Some of the restaurant owners in the swath of Iowa where restrictions will ease Friday are split on whether it’s a good idea to reopen even under social distancing rules ordered for them and their customers.
“I just, personally, don’t feel it’s safe for our employees or customers yet,” said Teri Hazelwood, owner of Herb ‘N Lou’s Pizza in West Branch in Cedar County. “Financially, it would be great. Ethically, I couldn’t do it.”
She said even if confirmed cases of coronavirus have been low locally, she worries about visitors from neighboring counties with higher case loads.
“I think people from surrounding counties that are still closed are going to come to Cedar County when they want a night out,” she said.
Cedar County had reported only 28 known cases of the virus by Monday, But just to the west, Johnson County reported 437 cases and six COVID-19 deaths.
In Decorah, in Winneshiek County, Rubaiyat owners Andy and Kim Bonnet said they had been in conversation with other local restaurant owners and a large group collectively decided not to reopen yet.
“I still don’t feel comfortable with Fayette and Allamakee counties surrounding us. I just think it’s in the best interest of health, of ourselves and our community and our employees, that we stay closed,” Andy Bonnet said.
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Winneshiek County has reported only 24 cases. But just due east, Allamakee County has reported 72 cases and three COVID-19 deaths.
Amber Petersen, general manager of the General Store Pub in Anamosa, in Jones County, on the other hand, said she is excited to reopen.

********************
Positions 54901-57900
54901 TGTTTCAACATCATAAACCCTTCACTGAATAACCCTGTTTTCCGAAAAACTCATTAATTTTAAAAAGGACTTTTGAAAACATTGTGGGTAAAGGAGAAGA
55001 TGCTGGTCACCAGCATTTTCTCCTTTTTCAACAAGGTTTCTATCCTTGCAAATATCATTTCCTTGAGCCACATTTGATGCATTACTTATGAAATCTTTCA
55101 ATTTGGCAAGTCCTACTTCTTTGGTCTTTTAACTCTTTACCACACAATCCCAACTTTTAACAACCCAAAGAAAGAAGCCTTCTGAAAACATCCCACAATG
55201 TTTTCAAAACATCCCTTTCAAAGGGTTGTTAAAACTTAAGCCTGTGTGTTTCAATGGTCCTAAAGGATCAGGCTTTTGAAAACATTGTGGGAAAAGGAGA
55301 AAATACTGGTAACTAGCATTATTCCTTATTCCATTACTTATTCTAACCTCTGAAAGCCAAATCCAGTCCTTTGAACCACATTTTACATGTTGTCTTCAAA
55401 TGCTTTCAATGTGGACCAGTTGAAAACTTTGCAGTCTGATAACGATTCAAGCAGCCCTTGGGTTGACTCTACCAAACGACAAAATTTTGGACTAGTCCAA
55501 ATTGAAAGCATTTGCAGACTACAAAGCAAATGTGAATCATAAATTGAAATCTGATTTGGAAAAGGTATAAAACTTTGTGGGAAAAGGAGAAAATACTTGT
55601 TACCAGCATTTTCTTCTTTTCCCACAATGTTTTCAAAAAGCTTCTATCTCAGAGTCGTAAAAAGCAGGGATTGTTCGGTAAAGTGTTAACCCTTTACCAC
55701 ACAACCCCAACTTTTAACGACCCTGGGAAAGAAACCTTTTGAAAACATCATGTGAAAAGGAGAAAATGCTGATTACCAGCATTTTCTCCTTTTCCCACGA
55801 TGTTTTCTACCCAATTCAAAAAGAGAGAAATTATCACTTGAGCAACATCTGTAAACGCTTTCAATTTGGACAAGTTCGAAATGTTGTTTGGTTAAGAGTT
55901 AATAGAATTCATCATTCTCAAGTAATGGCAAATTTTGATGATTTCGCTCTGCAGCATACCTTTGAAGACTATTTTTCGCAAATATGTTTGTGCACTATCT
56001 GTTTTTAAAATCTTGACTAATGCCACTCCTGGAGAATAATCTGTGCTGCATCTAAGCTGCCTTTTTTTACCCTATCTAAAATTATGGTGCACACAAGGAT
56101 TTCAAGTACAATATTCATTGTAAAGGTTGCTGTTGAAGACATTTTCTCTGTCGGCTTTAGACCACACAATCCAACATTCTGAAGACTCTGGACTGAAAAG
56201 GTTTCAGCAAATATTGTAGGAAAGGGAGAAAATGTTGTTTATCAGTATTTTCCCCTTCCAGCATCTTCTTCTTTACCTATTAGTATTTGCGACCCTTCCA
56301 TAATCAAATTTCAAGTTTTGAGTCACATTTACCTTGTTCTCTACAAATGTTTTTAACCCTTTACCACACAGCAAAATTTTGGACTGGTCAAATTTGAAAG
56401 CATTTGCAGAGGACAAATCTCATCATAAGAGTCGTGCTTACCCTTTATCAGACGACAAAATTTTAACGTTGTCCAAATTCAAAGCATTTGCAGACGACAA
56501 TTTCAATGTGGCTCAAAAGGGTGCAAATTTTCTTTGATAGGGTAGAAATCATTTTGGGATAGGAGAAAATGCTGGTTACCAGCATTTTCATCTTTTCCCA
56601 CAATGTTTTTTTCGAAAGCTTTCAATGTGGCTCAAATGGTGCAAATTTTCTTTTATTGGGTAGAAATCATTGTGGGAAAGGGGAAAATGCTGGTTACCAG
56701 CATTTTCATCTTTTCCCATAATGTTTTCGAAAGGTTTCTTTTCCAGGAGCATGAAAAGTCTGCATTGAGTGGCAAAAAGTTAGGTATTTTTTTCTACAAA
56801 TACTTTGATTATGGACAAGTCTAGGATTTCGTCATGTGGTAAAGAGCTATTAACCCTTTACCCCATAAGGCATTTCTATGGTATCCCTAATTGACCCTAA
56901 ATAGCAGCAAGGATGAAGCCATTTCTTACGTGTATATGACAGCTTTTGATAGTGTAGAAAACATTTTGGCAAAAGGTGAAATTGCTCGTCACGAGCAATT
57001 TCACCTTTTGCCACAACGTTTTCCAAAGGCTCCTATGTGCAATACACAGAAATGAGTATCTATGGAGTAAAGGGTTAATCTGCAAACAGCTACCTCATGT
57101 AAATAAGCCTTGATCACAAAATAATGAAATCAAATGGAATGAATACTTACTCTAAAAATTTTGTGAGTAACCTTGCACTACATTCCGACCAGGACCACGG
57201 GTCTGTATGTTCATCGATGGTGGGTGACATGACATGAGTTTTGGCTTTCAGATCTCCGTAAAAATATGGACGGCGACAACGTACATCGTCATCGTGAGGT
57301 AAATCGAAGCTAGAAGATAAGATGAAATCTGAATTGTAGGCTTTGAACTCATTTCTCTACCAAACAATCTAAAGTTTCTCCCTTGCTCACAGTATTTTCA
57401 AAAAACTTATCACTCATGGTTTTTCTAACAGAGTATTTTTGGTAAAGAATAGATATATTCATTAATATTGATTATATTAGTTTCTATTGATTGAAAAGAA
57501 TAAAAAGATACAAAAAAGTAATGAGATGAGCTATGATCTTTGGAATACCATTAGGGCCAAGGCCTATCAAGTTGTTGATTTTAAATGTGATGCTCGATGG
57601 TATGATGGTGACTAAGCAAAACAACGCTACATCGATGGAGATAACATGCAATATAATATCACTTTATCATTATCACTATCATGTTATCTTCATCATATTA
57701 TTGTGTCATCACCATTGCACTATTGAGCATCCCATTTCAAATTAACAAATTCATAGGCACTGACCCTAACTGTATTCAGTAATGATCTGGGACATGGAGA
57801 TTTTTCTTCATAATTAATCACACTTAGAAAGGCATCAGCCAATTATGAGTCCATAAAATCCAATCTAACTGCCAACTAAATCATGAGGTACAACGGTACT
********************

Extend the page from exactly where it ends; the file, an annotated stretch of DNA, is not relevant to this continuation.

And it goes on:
“Our staff wants to get back to work. It’s our busy time of year, and we’re ready to open back up. We’re not worried,” she said. “We’re looking forward to seeing everybody’s faces again.”
Jones County shares borders with three counties that have reported few known cases, including five in Jackson County and four in Delaware County. But it also shares a border with the hot spot of Linn County, which has reported 613 cases and 34 deaths.
To meet the social distancing requirements, which say restaurants must operate at no more than 50 percent of capacity and seat parties at least 6 feet apart, Petersen said the restaurant would use only half its tables and would remove bar stools. Staff also will wear protective gear, and she has hired an extra person to sanitize the bathrooms every 30 minutes.
The counties excluded from the order allowing the limited reopenings are Allamakee, Benton, Black Hawk, Bremer, Dallas, Des Moines, Dubuque, Fayette, Henry, Iowa, Jasper, Johnson, Linn, Louisa, Marshall, Muscatine, Polk, Poweshiek, Scott, Tama, Washington and Woodbury counties.
Some restaurant owners allowed to reopen said they weren’t sure yet how to respond.
John Danneman, former owner of McOtto’s Family Restaurant in Anamosa, was at the restaurant Monday helping out — he calls himself a mentor for the business. He said managers were still deciding what to do and were consulting with the Jones County Public Health Department.
“We’re still digesting all the rules and regulations. We want to abide by all the rules, and we don’t want to in anyway harm any customer or our employees,” he said. “We’re only going to do it if we do it right.”
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In addition to the capacity limits and rules about seating people, the new rules say restaurants should not seat groups larger than six people and that self-service, such as a buffet or salad bar, is prohibited.
The order excludes bars, defined as places where “the serving of food in incidental to the consumption of those beverages and is limited to the service of ice, snack foods and the reheating of commercially prepared foods such as frozen pizza, prepackaged sandwiches, or other prepackaged, ready-to-serve products.”
Bars must still remain closed across the state.
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